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Topics: Gravastar (71%), Event horizon (67%), Dark-energy star (61%) ... show more

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Abstract: We identify an effect of chirality in the electrical conduction along magnetic vortices in a Weyl superconductor. The conductance depends on whether the magnetic field is parallel or antiparallel to the vector in the Brillouin zone that separates Weyl points of opposite chirality.

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Topics: Magnetic field (53%), Superconductivity (53%), Brillouin zone (52%)

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Abstract: The boundary between the type I and type II Weyl semimetals serves as the event horizon for the “relativistic” fermions. The interior of the black hole is represented by the type II Weyl semimetal, where the Fermi surface is formed. The process of the filling of the Fermi surface by electrons results in the relaxation inside the horizon. This leads to the Hawking radiation and to the reconstruction of the interior vacuum state. After the Fermi surface is fully occupied, the interior region reaches the equilibrium state, for which the Hawking radiation is absent. If this scenario is applicable to the real black hole, then the final state of the black hole will be the dark energy star with the event horizon. Inside the event horizon one would have de Sitter spacetime, which is separated from the event horizon by the shell of the Planck length width. Both the de Sitter part and the shell are made of the vacuum fields without matter. This is distinct from the gravastar, in which the matter shell is outside the “horizon,” and which we call the type I gravastar. However, this is similar to the other type of the vacuum black hole, where the shell is inside the event horizon, and which we call the type II gravastar. We suggest to study the vacuum structure of the type II gravastar using the q-theory, where the vacuum variable is the 4-form field introduced for the phenomenological description of the quantum vacuum.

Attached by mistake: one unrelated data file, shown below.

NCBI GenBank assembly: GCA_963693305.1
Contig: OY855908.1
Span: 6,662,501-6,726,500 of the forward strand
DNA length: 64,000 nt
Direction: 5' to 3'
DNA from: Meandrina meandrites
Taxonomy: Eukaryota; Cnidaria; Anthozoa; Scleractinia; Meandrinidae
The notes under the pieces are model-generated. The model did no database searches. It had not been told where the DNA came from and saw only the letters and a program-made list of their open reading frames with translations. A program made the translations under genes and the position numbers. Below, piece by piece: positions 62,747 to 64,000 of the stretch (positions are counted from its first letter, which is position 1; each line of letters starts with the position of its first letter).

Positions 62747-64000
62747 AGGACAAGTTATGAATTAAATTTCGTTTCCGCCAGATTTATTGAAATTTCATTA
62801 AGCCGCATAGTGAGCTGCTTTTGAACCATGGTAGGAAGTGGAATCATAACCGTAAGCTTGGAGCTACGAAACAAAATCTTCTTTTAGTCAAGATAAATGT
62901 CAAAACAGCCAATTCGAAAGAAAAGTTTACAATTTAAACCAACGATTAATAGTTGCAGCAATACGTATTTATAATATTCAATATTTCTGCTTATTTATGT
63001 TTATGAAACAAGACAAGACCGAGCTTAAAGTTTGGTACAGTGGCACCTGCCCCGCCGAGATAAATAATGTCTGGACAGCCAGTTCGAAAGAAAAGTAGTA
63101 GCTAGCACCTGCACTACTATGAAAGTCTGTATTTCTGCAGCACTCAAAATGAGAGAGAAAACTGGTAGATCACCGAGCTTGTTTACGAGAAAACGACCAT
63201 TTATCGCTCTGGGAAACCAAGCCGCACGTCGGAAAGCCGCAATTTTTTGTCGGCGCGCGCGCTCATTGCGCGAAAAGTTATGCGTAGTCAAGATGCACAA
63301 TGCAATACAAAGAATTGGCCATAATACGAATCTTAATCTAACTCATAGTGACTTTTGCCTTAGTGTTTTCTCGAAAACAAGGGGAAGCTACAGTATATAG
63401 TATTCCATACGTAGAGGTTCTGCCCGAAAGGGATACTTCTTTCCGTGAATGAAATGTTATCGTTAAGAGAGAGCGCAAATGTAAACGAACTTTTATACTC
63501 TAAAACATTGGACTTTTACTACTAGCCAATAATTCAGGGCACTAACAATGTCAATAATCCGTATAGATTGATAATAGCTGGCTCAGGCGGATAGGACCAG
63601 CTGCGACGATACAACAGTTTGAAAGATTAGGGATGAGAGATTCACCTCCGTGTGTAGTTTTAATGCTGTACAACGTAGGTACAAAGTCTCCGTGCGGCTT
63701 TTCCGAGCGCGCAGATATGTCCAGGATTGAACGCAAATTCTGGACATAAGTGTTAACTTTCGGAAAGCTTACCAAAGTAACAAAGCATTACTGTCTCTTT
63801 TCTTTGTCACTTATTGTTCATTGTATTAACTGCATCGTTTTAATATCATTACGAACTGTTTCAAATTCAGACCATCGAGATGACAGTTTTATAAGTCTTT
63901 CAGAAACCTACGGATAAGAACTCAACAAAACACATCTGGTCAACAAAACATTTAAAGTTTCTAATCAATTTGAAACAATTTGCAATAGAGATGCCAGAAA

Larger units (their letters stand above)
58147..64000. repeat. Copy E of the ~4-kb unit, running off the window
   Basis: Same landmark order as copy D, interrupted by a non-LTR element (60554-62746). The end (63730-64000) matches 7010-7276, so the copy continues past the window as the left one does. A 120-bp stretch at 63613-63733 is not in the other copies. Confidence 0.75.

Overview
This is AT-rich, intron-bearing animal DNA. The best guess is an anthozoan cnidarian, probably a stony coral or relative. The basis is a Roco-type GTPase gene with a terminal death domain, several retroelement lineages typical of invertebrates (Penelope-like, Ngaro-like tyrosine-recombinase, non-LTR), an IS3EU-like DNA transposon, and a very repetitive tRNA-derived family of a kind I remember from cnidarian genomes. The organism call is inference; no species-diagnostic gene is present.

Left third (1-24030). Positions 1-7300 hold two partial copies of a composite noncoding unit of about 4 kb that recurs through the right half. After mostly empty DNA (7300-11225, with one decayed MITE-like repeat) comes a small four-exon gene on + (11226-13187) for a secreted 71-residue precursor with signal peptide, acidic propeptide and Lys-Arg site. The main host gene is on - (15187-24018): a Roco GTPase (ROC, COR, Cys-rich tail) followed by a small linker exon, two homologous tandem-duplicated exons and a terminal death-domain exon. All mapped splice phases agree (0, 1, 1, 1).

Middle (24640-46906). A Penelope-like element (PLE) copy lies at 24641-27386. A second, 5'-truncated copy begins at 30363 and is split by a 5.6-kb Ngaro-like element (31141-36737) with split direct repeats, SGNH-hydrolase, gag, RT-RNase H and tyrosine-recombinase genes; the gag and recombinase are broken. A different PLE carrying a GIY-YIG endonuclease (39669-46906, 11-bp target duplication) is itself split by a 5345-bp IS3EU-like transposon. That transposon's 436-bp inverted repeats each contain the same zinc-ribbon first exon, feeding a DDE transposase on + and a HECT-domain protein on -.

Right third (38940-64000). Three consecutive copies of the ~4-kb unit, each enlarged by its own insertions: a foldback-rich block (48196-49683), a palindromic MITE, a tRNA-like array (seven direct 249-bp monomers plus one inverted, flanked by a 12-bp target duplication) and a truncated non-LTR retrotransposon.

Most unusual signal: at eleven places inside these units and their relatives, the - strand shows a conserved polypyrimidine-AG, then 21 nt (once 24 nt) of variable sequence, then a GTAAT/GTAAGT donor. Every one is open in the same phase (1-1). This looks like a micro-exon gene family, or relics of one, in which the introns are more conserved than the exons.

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Topics: Gravastar (71%), Event horizon (67%), Dark-energy star (61%) ... show more

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Angus Huang^{1}, Chin-Hsuan Chen^{1}, Ching-Hao Chang^{2}, Horng-Tay Jeng^{1} +1 more•Institutions (3)

Abstract: Magnetic two-dimensional (2D) van der Waals materials have attracted tremendous attention because of their high potential in spintronics. In particular, the quantum anomalous Hall (QAH) effect in magnetic 2D layers shows a very promising prospect for hosting Majorana zero modes at the topologically protected edge states in proximity to superconductors. However, the QAH effect has not yet been experimentally realized in monolayer systems to date. In this work, we study the electronic structures and topological properties of the 2D ferromagnetic transition-metal dichalcogenides (TMD) monolayer 1T-VSe2 by first-principles calculations with the Heyd-Scuseria-Ernzerhof (HSE) functional. We find that the spin-orbit coupling (SOC) opens a continuous band gap at the magnetic Weyl-like crossing point hosting the quantum anomalous Hall effect with Chern number C=2. Moreover, we demonstrate the topologically protected edge states and intrinsic (spin) Hall conductivity in this magnetic 2D TMD system. Our results indicate that 1T-VSe2 monolayer serves as a stoichiometric quantum anomalous Hall material.

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Topics: Quantum anomalous Hall effect (73%), Spintronics (56%), Superconductivity (52%) ... show more

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205 results found

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A. H. Castro Neto^{1}, Francisco Guinea^{2}, Nuno M. R. Peres^{3}, Kostya S. Novoselov^{4} +1 more•Institutions (4)

Abstract: This article reviews the basic theoretical aspects of graphene, a one-atom-thick allotrope of carbon, with unusual two-dimensional Dirac-like electronic excitations. The Dirac electrons can be controlled by application of external electric and magnetic fields, or by altering sample geometry and/or topology. The Dirac electrons behave in unusual ways in tunneling, confinement, and the integer quantum Hall effect. The electronic properties of graphene stacks are discussed and vary with stacking order and number of layers. Edge (surface) states in graphene depend on the edge termination (zigzag or armchair) and affect the physical properties of nanoribbons. Different types of disorder modify the Dirac equation leading to unusual spectroscopic and transport properties. The effects of electron-electron and electron-phonon interactions in single layer and multilayer graphene are also presented.

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Topics: Graphene nanoribbons (67%), Silicene (64%), Graphene (64%) ... show more

18,972 Citations